7 Troy Aikman

via espn.com

Troy Aikman is another former great in the game who has conflicting feelings about whether he'd let his kids play football knowing what we know today. In an interview with HBO's Real Sports, the former three-time Super Bowl champion has said things have changed today.

"I think that we're at a real crossroads, as it relates to the grassroots of our sport, because if I had a 10-year-old boy, I don't know that I'd be real inclined to encourage him to go play football, in light of what we are learning from head injury."

6 Adrian Peterson

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Adrian Peterson is the best running back of his generation and he did it by never shying away from contact, yet still having the speed and agility to break free from defenders. Peterson has several kids and has said he won't let any of them play football. Peterson even has a son who has taken his name, but he told TMZ that he won't let him play football. Though he wasn't clear on why, it's safe to assume it's due to the knowledge of the risks of head trauma.

5 Terry Bradshaw

via parade.com

Terry Bradshaw played in a very tough era of football and was a late bloomer in his career. When all was said and done though, Bradshaw was able to win four Super Bowls as part of the Pittsburgh Steeler dynasty of the 70s, and has remained around the game as an analyst for over 20 years. That's why it was quite a shock when a few years ago, Bradshaw said on Jay Leno's show: "If I had a son today, and I would say this to all our audience and our viewers out there, I would not let him play football."

4 Rashean Mathis

Kirby Lee-USA TODAY Sports

Rashean Mathis is a NFL veteran who's been in the league for over 12 years. That's actually an incredible shelf  life in the NFL these days. Mathis played a long time for the Jacksonville Jaguars and has spent his last few seasons in Detroit. Despite Mathis' successful NFL career, he does not want his son to follow that path. "I don't want him to. He doesn't have to play any sport, as far as I'm concerned, but if he does get into it, football will be the last thing I introduce him to."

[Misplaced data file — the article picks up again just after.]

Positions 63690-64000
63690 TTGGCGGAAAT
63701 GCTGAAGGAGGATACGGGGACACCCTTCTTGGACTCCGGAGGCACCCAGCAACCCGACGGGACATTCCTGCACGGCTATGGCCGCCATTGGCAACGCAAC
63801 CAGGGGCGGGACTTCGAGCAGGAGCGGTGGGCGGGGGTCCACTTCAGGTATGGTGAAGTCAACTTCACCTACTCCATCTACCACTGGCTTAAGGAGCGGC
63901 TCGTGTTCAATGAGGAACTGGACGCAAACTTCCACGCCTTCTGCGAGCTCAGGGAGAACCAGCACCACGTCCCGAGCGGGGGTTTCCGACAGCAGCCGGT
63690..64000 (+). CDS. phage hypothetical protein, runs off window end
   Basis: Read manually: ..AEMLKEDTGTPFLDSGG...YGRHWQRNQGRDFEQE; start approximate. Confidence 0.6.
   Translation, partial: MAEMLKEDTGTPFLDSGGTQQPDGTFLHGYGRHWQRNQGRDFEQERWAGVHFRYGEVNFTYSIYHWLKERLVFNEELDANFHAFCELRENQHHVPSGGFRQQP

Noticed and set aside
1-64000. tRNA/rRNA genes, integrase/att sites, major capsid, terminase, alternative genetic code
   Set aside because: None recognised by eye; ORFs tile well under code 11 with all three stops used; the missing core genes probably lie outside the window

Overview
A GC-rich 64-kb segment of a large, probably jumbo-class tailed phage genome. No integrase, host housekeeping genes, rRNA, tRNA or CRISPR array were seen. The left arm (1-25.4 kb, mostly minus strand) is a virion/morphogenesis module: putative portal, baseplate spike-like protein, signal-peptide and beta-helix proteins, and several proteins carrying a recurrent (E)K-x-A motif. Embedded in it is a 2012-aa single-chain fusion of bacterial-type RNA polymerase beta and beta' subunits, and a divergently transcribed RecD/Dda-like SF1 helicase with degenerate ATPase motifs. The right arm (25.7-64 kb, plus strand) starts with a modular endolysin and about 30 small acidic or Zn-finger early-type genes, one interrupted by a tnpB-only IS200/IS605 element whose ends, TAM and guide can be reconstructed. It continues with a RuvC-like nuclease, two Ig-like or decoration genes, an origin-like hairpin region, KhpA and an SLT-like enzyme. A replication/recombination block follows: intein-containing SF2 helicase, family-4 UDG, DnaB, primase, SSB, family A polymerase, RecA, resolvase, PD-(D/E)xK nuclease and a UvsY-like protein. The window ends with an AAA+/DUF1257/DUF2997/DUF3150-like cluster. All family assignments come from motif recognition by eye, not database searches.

Mathis is another former player who said he'd rather see his son play golf.

3 Fran Tarkenton

via nfl.com

Fran Tarkenton was one of the first quarterbacks who was able to scramble and pick up big yards with his legs. A lot of people say Russell Wilson is a modern day Tarkenton, which is quite a compliment. Tarkenton made the Pro Bowl nine times in his career and made it to three Super Bowls. Tarkenton said in radio interview on KNBR 680 that if he had a son today, knowing what we now do about CTE, he would not let him play football.

2 Kurt Warner

via stlsportsminute.com

Kurt Warner was one of the ultimate feel good stories in the NFL. One year he was bagging groceries, the next year he was the Super Bowl and league MVP. Warner suffered several concussions himself throughout his career and his play dipped for a few years before a late resurgence in Arizona. Warner has said that now being a parent, the thought of his sons playing football scares him.

"It’s different when you put on a parent’s hat. And, yeah, I want my kids to play and I want them to be healthy and I’d love them to have a great long career. I’d love all that. But as a parent I can’t avoid the fact that it’s a dangerous sport, and it’s a violent sport."

1 Brett Favre

Jayne Kamin-Oncea-USA TODAY Sports

Brett Favre played in the NFL for nearly 20 years and even started 197 games in a row. He was often banged up, but he was one of the toughest players to ever play the quarterback position. Favre set countless passing records and lived the dream for a long time in a dangerous game.

"I would be real leery of him playing football.” Added Favre: "In some respects, I'm almost glad I don't have a son because of the pressures he would face. Also the physical toll that it could possibly take on him, not to mention if he never made it, he's gonna be a failure in everyone's eyes. But more the physical toll that it could take."

Favre does have two grandsons though and you wonder if those kids will want to follow in their grandpa's footsteps at some point.